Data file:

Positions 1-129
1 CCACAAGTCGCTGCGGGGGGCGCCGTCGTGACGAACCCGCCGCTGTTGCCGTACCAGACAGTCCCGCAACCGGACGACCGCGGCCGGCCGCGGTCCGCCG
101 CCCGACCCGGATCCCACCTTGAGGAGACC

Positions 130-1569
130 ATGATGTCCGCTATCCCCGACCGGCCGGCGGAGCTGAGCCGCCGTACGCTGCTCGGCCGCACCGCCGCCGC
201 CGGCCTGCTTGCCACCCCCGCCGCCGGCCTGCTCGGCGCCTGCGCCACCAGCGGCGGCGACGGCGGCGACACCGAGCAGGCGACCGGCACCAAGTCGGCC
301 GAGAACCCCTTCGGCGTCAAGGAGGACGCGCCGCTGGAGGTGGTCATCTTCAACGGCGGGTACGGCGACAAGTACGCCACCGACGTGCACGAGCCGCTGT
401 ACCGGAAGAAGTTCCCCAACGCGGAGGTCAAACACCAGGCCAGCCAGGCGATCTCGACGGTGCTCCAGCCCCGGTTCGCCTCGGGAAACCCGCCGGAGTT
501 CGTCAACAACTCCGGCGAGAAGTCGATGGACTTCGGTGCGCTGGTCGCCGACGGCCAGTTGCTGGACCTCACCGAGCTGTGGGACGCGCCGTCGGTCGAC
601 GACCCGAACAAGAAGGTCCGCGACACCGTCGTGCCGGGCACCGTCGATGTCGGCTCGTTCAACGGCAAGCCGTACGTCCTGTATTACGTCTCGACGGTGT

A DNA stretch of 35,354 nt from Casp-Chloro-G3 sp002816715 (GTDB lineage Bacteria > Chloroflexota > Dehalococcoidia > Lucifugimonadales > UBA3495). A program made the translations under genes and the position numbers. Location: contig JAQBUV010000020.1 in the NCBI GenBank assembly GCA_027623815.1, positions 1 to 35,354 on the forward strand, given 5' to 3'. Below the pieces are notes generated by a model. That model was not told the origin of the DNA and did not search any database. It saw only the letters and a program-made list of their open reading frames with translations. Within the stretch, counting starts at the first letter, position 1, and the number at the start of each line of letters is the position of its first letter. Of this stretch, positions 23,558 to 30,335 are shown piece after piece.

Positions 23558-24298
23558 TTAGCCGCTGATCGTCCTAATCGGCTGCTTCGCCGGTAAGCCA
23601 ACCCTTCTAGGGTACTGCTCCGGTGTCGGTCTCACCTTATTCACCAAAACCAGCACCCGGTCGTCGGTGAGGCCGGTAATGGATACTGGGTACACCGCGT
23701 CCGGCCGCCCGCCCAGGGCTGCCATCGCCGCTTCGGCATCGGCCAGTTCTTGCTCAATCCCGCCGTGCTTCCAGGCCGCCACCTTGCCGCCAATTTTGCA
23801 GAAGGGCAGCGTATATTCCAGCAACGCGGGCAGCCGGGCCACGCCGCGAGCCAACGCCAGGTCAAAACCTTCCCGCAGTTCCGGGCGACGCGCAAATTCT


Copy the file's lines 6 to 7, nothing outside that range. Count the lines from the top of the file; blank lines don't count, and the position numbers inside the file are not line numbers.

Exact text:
201 CGGCCTGCTTGCCACCCCCGCCGCCGGCCTGCTCGGCGCCTGCGCCACCAGCGGCGGCGACGGCGGCGACACCGAGCAGGCGACCGGCACCAAGTCGGCC
301 GAGAACCCCTTCGGCGTCAAGGAGGACGCGCCGCTGGAGGTGGTCATCTTCAACGGCGGGTACGGCGACAAGTACGCCACCGACGTGCACGAGCCGCTGT